"Nobody's Home", a song by Kansas from their 1977 album Point of Know Return

Orbit (anthology series)

Orbit was an American long-running series of anthologies of new fiction edited by Damon Knight, often featuring work by such writers as Gene Wolfe, Joanna Russ, R. A. Lafferty, and Kate Wilhelm, who was married to Knight. The anthologies tended toward the avant-garde edge of science fiction, but by no means exclusively; occasionally the volumes would feature some nonfiction critical writing or humorous anecdotes by Knight. Inspired by Frederik Pohl's Star Science Fiction series, and in its turn an influence on Harlan Ellison's Dangerous Visions volumes and many others, it ran for over a decade and twenty-one volumes, not including a "Best-of" collection which covered the years 1966-1976.

Pilgrim Award

The Pilgrim Award is presented by the Science Fiction Research Association for Lifetime Achievement in the field of science fiction scholarship. It was created in 1970 and was named after J. O. Bailey’s pioneering book Pilgrims Through Space and Time. Fittingly, the first award was presented to Bailey.

1970 – J. O. Bailey (USA)

1971 – Marjorie Hope Nicolson (USA)

1972 – Julius Kagarlitski (USSR)

1973 – Jack Williamson (USA)

1974 – I. F. Clarke (UK)

1975 – Damon Knight (USA)

1976 – James E. Gunn (USA)

1977 – Thomas D. Clareson (USA)

1978 – Brian W. Aldiss (UK)

1979 – Darko Suvin (Canada)

1980 – Peter Nicholls (Australia)

1981 – Sam Moskowitz (USA)

1982 – Neil Barron (USA)

1983 – H. Bruce Franklin (USA)

1984 – Everett F. Bleiler (USA)

1985 – Samuel R. Delany (USA)

1986 – George E. Slusser (USA)

1987 – Gary K. Wolfe (USA)

1988 – Joanna Russ (USA)

1989 – Ursula K. Le Guin (USA)

1990 – Marshall Tymn (USA)

1991 – Pierre Versins (France)

1992 – Mark R. Hillegas (USA)

1993 – Robert Reginald (USA)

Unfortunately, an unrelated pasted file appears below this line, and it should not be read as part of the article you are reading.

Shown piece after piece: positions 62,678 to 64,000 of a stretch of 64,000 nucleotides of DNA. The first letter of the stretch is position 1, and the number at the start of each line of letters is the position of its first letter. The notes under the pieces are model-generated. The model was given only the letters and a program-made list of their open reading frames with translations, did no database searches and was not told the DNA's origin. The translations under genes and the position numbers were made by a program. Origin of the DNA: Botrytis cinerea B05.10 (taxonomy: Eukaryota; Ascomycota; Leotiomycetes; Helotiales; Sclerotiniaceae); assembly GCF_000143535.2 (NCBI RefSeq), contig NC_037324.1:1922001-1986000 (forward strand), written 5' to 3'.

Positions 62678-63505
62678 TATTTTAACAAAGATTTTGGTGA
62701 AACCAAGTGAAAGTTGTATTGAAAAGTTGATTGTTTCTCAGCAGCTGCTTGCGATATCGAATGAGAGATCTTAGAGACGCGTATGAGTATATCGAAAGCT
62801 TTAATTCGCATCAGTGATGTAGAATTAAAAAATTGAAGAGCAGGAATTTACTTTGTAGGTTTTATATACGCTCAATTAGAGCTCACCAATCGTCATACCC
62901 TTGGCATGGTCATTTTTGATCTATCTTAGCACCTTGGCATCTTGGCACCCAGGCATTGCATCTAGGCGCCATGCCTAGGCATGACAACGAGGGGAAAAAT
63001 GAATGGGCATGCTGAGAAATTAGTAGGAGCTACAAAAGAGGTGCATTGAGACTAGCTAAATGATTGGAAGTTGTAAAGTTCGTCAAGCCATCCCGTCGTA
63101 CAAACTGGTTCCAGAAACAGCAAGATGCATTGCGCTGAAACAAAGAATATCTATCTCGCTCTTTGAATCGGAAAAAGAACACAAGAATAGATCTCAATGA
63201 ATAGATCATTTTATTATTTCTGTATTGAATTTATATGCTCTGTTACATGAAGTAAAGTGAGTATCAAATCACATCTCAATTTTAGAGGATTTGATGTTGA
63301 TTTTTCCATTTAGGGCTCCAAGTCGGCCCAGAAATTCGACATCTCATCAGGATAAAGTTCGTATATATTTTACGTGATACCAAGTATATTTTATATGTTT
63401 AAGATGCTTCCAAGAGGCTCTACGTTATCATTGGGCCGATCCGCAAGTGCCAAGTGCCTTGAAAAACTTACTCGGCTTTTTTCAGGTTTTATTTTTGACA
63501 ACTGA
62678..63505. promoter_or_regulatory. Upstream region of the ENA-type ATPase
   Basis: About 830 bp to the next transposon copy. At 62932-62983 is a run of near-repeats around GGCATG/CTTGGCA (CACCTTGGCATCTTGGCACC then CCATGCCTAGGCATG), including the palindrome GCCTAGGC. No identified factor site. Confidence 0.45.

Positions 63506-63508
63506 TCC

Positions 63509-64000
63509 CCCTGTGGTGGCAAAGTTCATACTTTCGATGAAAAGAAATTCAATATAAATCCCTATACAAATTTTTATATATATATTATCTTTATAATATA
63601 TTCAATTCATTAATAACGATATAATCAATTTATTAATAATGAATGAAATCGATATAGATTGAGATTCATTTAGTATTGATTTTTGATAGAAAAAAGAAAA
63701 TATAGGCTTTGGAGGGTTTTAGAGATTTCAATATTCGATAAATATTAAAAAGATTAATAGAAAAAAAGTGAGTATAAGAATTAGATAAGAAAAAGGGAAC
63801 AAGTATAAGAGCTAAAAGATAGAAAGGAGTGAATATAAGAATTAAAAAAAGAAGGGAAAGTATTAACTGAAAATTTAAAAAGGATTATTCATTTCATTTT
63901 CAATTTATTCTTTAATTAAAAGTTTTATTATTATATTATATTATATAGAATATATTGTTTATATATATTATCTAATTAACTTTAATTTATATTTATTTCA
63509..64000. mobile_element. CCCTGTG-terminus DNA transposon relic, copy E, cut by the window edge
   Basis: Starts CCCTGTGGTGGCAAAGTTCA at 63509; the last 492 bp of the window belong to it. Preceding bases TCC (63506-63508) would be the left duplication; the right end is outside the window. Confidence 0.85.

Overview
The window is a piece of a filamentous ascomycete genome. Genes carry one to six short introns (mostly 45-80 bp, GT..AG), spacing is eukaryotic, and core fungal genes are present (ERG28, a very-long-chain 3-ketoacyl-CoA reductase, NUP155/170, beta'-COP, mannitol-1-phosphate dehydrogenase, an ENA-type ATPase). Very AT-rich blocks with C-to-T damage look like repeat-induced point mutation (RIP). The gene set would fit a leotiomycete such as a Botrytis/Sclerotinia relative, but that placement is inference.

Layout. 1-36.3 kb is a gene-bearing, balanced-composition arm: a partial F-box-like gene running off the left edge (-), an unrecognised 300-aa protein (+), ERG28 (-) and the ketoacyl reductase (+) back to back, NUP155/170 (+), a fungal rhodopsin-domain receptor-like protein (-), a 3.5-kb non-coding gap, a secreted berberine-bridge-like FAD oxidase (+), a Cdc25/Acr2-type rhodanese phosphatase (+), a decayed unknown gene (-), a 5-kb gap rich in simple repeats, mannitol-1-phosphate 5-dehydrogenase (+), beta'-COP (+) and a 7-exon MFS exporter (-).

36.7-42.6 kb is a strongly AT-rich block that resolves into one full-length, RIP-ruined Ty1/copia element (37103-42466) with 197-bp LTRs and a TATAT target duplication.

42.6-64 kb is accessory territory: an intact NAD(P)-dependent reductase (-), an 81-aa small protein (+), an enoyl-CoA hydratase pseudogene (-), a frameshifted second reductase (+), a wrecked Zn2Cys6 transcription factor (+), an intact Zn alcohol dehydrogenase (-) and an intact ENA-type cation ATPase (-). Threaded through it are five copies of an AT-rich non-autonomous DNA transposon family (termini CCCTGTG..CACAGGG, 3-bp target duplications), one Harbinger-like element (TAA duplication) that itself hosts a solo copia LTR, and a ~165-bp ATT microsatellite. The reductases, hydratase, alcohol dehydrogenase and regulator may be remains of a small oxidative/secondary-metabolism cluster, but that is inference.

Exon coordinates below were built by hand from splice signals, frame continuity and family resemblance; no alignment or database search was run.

1994 – John Clute (UK)

1995 – Vivian Sobchack (USA)

1996 – David Ketterer (Canada)

1997 – Marleen Barr (USA)

1998 – L. Sprague de Camp (USA)

1999 – Brian Stableford (UK)

2000 – Hal W. Hall (USA)

2001 – David N. Samuelson (USA)

2002 – Mike Ashley (UK)

2003 – Gary Westfahl (USA)

2004 - Edward James (UK)

2005 - Gérard Klein (France)

2006 - Fredric Jameson (USA)

2007 - Algis Budrys (USA)

2008 - Gwyneth Jones (UK)

2009 - Brian Attebery (USA)

2010 - Eric Rabkin (USA)

2011 - Donna Haraway (USA)

2012 - Pamela Sargent (USA)

2013 - N. Katherine Hayles (USA)

2014 - Joan Gordon (USA)

2015 – Henry Jenkins (USA)

2016 – Mark Bould (UK)

2017 – Tom Moylan (Ireland)

2018 – Carl Freedman (USA)

Souls (story)

Souls is an award-winning 1982 science fiction novella by Joanna Russ. It was first published in the Magazine of Fantasy & Science Fiction in January 1982, and subsequently republished in Terry Carr's The Best Science Fiction of the Year 12, in Russ's 1984 collection Extra(ordinary) People, as well as in the first volume of the Isaac Asimov/Martin H. Greenberg-edited anthology The New Hugo Winners, and in 1989 as half of a Tor Double Novel (with "Houston, Houston, Do You Read?" by James Tiptree, Jr.).

The Adventures of Alyx

The Adventures of Alyx is a 1976 collection of feminist science fiction stories by American writer Joanna Russ.

It is composed of five stories:

"Bluestocking" (1967, as "The Adventuress" in Orbit 2) begins in the fantasy city of Ourdh. Alyx is hired by a young noblewoman to help the latter escape from an arranged marriage.

"I Thought She Was Afeard Till She Stroked My Beard" (1967, as "I Gave Her Sack and Sherry" in Orbit 2) describes Alyx's escape from an abusive marriage to become a pirate.

"The Barbarian" (1968 in Orbit 3) takes place again in Ourdh. Alyx, the titular barbarian, is employed by a sorcerer with little regard for human life.